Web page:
North Countians over a certain age still recall the 1971 murder of two Radio Shack employees abducted after they closed up shop. I remember watching my folks bid goodnight to guests as the Channel 4 evening news followed the nightly “It’s 10 o’clock – do you know here your children are?” with the report that their bodies had just been found in the woods between New Halls Ferry and the Missouri River. That’s right down the street! We all shivered at the thought of the closeness of depraved souls wading into places we knew you should never go, rolling bodies into the deep, damp unknown.
I lingered on the thought of detectives gingerly stepping through rotted trees and underbrush in the ominous cold indigo with nothing but flashlights, looking for something grisly, second-guessing their line of employment. I couldn’t fall asleep that night, and for every night after that, as another murder was reported, I was sure their body was laying 2,500 yards from our house.
A North County rite of passage is the legend of the Bubble Heads, who seem to exist in all those pockets where land gives way to river, as if the unrelenting humidity swells the heads of the unhinged. They claim that Bubble Heads were along this stretch of New Halls Ferry. I’d rather run into one of those mythical creatures than the real world facts of murdered bodies – known and unknown, human and bovine – that have littered the area. They claim the ghosts of young boys who drowned in the long- abandoned quarry (right before you get to the still-operating quarry) can be heard as the sun sets. All of it adds up to a low hum of ominous that affects even those who know nothing of the area until they stumble upon it during a Sunday drive.
Passersby who notice these abodes tucked behind the trees in front of the river comment on their rumpled state. But as with any riverside community, there is an acceptable level of decay, because you can’t stop Ole Man River from peeling your new paint job and curling your wood siding. For these 4 homesteads along New Halls Ferry, they probably have to sweep river water out the basement after just 2 days of steady rain, so what’s the point of being overly manicured when the river will always chew your nails to the quick?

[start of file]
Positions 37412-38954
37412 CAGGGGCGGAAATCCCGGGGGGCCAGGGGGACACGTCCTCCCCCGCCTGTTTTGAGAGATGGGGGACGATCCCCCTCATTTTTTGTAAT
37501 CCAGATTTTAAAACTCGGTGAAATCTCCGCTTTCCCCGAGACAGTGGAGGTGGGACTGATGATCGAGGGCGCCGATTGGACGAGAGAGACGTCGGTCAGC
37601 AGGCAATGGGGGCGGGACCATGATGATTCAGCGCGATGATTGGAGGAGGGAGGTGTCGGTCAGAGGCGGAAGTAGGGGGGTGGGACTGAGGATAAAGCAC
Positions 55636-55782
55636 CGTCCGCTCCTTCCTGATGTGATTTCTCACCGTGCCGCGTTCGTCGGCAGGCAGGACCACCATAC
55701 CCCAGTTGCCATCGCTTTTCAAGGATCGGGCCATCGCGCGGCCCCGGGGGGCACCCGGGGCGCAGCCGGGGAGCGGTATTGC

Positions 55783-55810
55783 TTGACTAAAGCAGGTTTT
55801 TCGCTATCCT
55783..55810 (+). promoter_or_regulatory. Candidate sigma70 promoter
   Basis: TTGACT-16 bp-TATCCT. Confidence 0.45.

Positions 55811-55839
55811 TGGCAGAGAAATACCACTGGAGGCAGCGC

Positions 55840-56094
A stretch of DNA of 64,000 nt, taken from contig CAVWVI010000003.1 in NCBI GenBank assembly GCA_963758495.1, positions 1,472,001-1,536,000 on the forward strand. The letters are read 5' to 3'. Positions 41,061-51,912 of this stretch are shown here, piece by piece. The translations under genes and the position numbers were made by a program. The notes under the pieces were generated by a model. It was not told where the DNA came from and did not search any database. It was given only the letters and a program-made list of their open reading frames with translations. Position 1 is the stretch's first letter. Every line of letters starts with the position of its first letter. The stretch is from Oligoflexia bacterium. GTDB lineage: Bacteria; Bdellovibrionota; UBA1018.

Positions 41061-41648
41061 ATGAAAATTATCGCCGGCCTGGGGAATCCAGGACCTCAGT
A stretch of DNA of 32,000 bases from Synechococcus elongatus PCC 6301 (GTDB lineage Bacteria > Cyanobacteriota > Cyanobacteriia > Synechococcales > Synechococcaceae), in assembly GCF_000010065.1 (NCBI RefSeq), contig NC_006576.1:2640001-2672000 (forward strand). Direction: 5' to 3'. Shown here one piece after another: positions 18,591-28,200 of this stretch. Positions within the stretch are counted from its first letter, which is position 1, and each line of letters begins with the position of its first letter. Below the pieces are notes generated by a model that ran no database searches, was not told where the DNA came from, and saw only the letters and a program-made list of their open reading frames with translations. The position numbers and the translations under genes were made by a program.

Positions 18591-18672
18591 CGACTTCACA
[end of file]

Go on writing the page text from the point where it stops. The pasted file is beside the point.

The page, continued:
For the 1910 home above, if someone has a good throwing arm, they could lob a baseball into the Missouri from the back porch. They’re sited so close to the road because they had no other option. But year after year, the option to not live there doesn’t seem to cross their mind, except when the river and old age has eroded a home into the ground.
During the last 40 years along this short stretch of road hugging the river, once occupied land has reverted to vacant swamp, but the family still holds the property rights. Unlike the flood-prone portions of, say, Chesterfield Valley, developers aren’t clamoring to build new upon the unbuildable. When the sound of the river can sometimes drown out the TV with the windows open, logic prevails in the hearts of those not cut out to live on the river.north st. louis county bubbleheads, desloge mansion, douglas road, florrisant missouri, Mississippi River, missouri river, New Halls Ferry Road, shackelford road
9 Responses to “Rolling Along the River in NoCo”
I grew up in Alton and of course explored not only Alton, but Godfrey and various river towns all the way up through Calhoun county. Your description of how unsettling those land/water boundaries can be is spot on. Once I was old enough to drive, I spent a lot of time over in NoCo driving around looking for the same sort of areas.